What Did the Drought Teach Us?

Well things have been a little quiet on the blog.  With the rain came a lull in water news, but that was short lived.  We have a lot to discuss so let's get started.  In the wake of the drought, many cities are still in the process of taking stock of changes that need to be made to protect against future dry years.  Conservation is understood as increasingly important in the wake of shortage.  Cities are busy encouraging limited outdoor watering, replacing pipes and raising water rates.  One thing that the drought seemed to have shown many communities is the need to work together to protect this shared resource.  Unfortunately, some cities have still a little learning to do.

A recent article in Austin Statesman had many of us water watchers talking.  Apparently, a few Austinites are rebelling against watering restrictions by drilling their own water wells to maintain their lawns.  Perhaps more alarming is the fact that the City of Austin isn't making a move to prohibit or limit this conduct.  The article reports that 47 home wells were drilled last year with more on the way.  Not surprisingly, the increase of well drilling closely tracks dry water years and many of the new well owners were known high water users.  Due to the price of installing a well, they also seem to only be appearing in affluent areas of town.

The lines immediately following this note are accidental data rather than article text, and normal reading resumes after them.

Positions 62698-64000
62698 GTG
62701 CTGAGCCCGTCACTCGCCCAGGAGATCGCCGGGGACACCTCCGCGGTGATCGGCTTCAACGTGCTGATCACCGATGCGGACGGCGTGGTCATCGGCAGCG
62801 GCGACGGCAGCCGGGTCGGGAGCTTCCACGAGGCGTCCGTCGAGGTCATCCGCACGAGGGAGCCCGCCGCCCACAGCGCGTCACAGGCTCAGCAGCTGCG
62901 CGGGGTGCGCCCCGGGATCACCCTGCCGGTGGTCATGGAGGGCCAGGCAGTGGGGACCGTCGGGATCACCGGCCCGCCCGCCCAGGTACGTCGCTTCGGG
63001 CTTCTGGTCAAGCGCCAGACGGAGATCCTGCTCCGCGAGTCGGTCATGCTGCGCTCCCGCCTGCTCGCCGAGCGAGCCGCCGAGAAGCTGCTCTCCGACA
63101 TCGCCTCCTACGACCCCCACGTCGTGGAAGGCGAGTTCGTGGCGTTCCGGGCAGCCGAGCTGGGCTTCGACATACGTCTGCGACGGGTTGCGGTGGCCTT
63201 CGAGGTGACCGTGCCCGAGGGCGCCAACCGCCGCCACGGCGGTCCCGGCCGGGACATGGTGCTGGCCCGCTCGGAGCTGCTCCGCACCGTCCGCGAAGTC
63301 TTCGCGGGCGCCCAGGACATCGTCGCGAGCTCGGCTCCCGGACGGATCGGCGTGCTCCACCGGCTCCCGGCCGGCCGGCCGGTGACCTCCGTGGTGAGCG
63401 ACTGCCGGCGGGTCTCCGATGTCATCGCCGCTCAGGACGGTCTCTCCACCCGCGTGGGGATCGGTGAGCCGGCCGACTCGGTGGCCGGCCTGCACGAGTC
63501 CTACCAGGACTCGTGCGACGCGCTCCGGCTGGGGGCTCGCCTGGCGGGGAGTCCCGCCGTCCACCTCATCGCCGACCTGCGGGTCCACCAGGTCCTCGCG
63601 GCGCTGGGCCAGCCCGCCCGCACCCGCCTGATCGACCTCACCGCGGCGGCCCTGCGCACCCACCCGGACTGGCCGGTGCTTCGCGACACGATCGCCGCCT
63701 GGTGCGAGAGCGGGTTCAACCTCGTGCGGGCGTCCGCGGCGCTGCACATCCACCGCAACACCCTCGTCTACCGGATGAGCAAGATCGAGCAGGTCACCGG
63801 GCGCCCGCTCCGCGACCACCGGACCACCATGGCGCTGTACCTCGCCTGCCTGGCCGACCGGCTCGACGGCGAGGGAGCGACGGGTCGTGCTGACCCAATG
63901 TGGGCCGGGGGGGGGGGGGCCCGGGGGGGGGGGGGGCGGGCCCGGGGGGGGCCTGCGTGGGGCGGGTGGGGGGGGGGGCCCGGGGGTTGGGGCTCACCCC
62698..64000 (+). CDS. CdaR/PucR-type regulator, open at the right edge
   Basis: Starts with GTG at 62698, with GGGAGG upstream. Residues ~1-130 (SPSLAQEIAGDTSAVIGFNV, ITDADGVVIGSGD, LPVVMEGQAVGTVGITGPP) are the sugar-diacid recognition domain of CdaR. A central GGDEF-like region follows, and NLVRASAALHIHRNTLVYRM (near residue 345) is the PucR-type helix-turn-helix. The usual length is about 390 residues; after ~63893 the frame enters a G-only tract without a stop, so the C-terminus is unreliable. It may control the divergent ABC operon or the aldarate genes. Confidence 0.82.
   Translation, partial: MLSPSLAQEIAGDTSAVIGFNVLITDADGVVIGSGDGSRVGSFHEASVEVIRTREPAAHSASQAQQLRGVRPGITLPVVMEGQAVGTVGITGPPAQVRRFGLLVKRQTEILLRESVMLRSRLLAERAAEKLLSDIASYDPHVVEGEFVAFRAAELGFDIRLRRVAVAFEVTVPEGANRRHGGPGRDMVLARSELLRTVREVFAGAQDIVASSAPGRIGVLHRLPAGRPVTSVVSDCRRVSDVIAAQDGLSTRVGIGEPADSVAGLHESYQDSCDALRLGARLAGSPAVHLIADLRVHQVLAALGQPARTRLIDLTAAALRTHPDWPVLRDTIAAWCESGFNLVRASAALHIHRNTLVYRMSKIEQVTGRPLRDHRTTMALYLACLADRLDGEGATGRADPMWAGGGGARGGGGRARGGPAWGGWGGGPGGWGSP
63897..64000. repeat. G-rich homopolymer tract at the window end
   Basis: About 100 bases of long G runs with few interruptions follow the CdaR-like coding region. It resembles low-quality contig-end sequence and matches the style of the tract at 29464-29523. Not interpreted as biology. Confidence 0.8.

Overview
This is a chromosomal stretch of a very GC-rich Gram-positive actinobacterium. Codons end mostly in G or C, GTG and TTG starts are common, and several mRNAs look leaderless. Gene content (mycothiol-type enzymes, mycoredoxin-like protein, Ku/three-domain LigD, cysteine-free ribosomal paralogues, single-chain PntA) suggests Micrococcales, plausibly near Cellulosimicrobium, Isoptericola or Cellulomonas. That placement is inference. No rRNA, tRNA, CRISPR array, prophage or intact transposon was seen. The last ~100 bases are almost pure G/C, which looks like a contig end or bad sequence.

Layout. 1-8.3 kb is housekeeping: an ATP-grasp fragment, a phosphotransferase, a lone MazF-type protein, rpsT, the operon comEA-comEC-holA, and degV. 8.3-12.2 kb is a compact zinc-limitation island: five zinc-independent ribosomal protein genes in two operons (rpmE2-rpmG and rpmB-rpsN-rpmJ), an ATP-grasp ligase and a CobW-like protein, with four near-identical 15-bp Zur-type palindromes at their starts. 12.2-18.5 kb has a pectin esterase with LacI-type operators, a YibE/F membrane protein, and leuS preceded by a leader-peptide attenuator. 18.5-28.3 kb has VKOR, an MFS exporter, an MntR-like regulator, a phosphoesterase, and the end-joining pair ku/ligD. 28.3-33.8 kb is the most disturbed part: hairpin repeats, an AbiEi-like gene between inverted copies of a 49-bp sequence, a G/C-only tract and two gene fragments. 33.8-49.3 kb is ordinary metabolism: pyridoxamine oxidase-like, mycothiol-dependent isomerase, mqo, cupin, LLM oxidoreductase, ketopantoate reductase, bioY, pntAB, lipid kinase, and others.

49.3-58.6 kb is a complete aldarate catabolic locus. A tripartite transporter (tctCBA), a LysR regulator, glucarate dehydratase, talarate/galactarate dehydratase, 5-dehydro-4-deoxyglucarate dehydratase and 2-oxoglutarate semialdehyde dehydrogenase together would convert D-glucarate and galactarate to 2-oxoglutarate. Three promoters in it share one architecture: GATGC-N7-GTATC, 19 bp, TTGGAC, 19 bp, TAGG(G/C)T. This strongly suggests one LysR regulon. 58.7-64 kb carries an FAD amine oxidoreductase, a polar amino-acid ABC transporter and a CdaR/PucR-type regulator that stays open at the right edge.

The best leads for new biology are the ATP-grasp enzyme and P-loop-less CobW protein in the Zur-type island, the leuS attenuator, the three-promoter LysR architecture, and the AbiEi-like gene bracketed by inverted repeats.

This development again raises the issue of no extra water.  The water that these individuals have the money to extract is being removed from an aquifer that is currently being used by existing users as well as the environment.  From a policy perspective, there are also major concerns. The Austin Water Utilities is not tracking the water pumped from these wells and therefore is unable to monitor, profit, or encourage reduced usage for these properties.  In fact, the well owners will have "unlimited" water use — at least as long as that resource is available.  Why do they need all this additional water?  Primarily for plush, green lawns.  It is hard not to think of this as a tremendous waste.  At the very least, if people want to water lawns they should have to pay the city or local municipality for the privilege like other citizens do.

The article states that homeowners argue that the wells reduce the demand on the highland lakes, but less usage also reduces demand just like many other homeowner have learned. Further, it is shortsighted to look at these water sources as independent systems.  No aquifer has endless amounts of water. It is unclear what the aquifer impacts will be because it has never been studied.  One this is known: once it is gone, it isn't available for anyone to use.  Additionally, water is a community resource, which we should use as a community. In Buda, the city is fighting the a well permit application by an apartment complex.  At least in Buda, the user has to obtain a permit which provides some oversight and opportunity for public participation unlike the wealthier areas of Austin.

Private wells are a move in the wrong direction and don't represent Austin's posted conservation values.  The City of Austin should prohibit the unregulated drilling of these wells as other cities have done.  Water isn't just for the big houses.  It's for everyone.

 

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One Comment

  1. GEW Solutions
    Posted June 21, 2012 at 9:18 pm | Permalink

    Grey Water is produced by everty household across the globe everyday
    A truly undervalued resource
    here is a simple answer to that age old problem of water recycling

    http://www.youtube.com/watch?v=aRLaIBap1iI&feature=channel&list=UL

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